Her position expanded two years ago when the campus safety director position was cut for budgetary reasons and its responsibilities assigned to her. In addition to the HR staff, six campus safety officers now report to her. Her lack of experience in security management made it a calculated risk with a steep learning curve. She told Goings that it’s important to take risks to increase your visibility, even though it can be uncomfortable.
Nancy McKinney, VP for administrative services at South Puget Sound Community College in Olympia since 2004, faced a similar expansion of duties when her college was downsizing. When the VP for extended learning retired, she asked to add that position to her own and the president agreed.
She’s now VP for administrative services and extended learning, with responsibility for the college’s satellite campus in Lacey WA. Managing two campuses instead of one, she has learned to delegate more. Her advice: “Be willing to be patient with yourself. You will be uncomfortable for a while.”
Dr. Laura Saunders came out of retirement this year to serve as interim president of Bellevue College. Before retiring in 2009 she was Bellevue’s VP for administrative services, responsible for the physical plant, institutional research and capital and fiscal planning.
In retirement she stayed active and kept in contact with her former associates. The initiative to call her back came from the trustees, and she negotiated her interim position directly with them.
In a time of upheaval, they considered it an advantage that the administration and faculty already knew her. She emphasized the importance of continuing to build technical skills even in retirement and using them in teamwork with others, and networking while you learn.
Burden or opportunity?
Because of personnel changes related to the recession, all five carry heavier portfolios today than before the economy crashed. Their duties have doubled or tripled; they never feel really caught up.
Yet all five are excited by their professional growth. Learning new skills and overcoming new challenges has re-invigorated careers that had started to feel stale for some. Learning more about other parts of the college was another benefit.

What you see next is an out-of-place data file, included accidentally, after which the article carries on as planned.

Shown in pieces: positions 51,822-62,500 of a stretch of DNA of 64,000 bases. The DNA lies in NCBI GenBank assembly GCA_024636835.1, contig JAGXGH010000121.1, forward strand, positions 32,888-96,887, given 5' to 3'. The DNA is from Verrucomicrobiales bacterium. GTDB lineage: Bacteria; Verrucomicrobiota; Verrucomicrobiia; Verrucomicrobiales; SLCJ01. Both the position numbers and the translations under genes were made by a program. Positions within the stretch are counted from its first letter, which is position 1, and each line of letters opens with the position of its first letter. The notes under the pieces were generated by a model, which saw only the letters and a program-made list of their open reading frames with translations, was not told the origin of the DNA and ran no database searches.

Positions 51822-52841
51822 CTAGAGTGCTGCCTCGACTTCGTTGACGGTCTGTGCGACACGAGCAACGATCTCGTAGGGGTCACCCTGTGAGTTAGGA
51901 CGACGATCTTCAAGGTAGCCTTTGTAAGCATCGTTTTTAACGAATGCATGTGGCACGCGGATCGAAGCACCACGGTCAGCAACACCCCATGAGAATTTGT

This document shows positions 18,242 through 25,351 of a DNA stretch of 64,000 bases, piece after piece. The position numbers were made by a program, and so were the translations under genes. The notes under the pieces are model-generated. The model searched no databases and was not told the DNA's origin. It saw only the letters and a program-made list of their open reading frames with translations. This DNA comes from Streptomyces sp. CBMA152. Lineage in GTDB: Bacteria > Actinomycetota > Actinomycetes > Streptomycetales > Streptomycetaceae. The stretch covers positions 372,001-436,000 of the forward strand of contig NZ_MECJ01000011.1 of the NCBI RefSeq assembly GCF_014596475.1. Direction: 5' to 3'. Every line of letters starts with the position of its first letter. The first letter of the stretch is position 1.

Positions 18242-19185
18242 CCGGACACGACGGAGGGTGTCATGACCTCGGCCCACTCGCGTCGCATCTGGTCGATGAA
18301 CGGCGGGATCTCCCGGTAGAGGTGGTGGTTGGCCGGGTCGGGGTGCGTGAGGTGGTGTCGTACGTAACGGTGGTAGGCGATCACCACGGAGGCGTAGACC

“They felt they were absolutely helping their institutions,” Goings said. In response to a participant asking whether the women received salary boosts for their significant increases in responsibilities, she noted that none of the women mentioned getting more money; the issue did not arise in her interviews. Nor did any say they aspired to be presidents, although Goings herself does want to be a president someday.
Strategies for success
They shared strategies to help other women grow their professional roles when their colleges cut back:
• Be open to change. Change is a constant. Although digging in heels is a common response, change creates spaces for innovation if you stay flexible and creative.
• Take calculated risks. Better to stick your neck out than hide it in the sand. “You are obviously smart or you wouldn’t be where you are, so don’t be timid,” Lackman advised.
• Don’t be too hard on yourself. New duties bring growing pains. At times you will need to apologize and ask forgiveness. Learn from your mistakes but don’t beat yourself up over them.
• Focus. Select two or three top priorities in your new role. Decide where you hope to take the school in this role and focus your energy there.
• Learn how to let go. You can’t work three times as many hours if you’re already working fulltime. Delegate, don’t micromanage; let your staff do their jobs.
• Schedule time out. Castorena’s VP told her to block off an hour each morning for desk time and an hour for lunch, away from meetings. Parts of your life may need to slide during transition, but do schedule vacations and personal time.
• Nurture relationships. It’s important to have a trusting relationship with your supervisor before taking on additional duties. New roles bring new colleagues; learn their language and build trust with them. Network continually and keep lines of communication open.
“Innovation takes risk, leadership and accountability,” Goings said. The Great Recession has been hard on higher education in many ways, but for these leaders it has served as a catalyst for innovative professional growth.
Resourceful and strong in relationship skills, women are well positioned to take advantage of today’s opportunities.
To contact Amy Goings:
Cook, Sarah Gibbard. (2011, December). Downsizing Expands Career Opportunities for Women. Women in Higher Education, 20(12), p. 1-2.